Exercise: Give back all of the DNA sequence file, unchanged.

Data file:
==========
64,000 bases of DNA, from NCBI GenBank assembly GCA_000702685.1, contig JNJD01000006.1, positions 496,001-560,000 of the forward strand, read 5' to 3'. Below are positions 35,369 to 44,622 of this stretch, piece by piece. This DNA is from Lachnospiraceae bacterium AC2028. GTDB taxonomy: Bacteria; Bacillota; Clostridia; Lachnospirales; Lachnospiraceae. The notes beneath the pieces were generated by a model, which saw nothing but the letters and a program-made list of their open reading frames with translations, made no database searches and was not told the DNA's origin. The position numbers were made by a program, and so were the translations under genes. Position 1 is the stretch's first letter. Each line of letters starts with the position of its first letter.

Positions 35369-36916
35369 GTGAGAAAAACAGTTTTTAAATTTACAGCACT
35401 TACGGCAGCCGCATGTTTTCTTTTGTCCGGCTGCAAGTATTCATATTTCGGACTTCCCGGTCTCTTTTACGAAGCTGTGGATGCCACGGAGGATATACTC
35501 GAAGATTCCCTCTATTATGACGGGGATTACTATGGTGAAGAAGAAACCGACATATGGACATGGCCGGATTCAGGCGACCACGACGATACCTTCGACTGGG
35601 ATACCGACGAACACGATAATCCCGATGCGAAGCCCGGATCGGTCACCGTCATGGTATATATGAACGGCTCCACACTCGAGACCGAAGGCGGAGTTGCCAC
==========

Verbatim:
64,000 bases of DNA, from NCBI GenBank assembly GCA_000702685.1, contig JNJD01000006.1, positions 496,001-560,000 of the forward strand, read 5' to 3'. Below are positions 35,369 to 44,622 of this stretch, piece by piece. This DNA is from Lachnospiraceae bacterium AC2028. GTDB taxonomy: Bacteria; Bacillota; Clostridia; Lachnospirales; Lachnospiraceae. The notes beneath the pieces were generated by a model, which saw nothing but the letters and a program-made list of their open reading frames with translations, made no database searches and was not told the DNA's origin. The position numbers were made by a program, and so were the translations under genes. Position 1 is the stretch's first letter. Each line of letters starts with the position of its first letter.

Positions 35369-36916
35369 GTGAGAAAAACAGTTTTTAAATTTACAGCACT
35401 TACGGCAGCCGCATGTTTTCTTTTGTCCGGCTGCAAGTATTCATATTTCGGACTTCCCGGTCTCTTTTACGAAGCTGTGGATGCCACGGAGGATATACTC
35501 GAAGATTCCCTCTATTATGACGGGGATTACTATGGTGAAGAAGAAACCGACATATGGACATGGCCGGATTCAGGCGACCACGACGATACCTTCGACTGGG
35601 ATACCGACGAACACGATAATCCCGATGCGAAGCCCGGATCGGTCACCGTCATGGTATATATGAACGGCTCCACACTCGAGACCGAAGGCGGAGTTGCCAC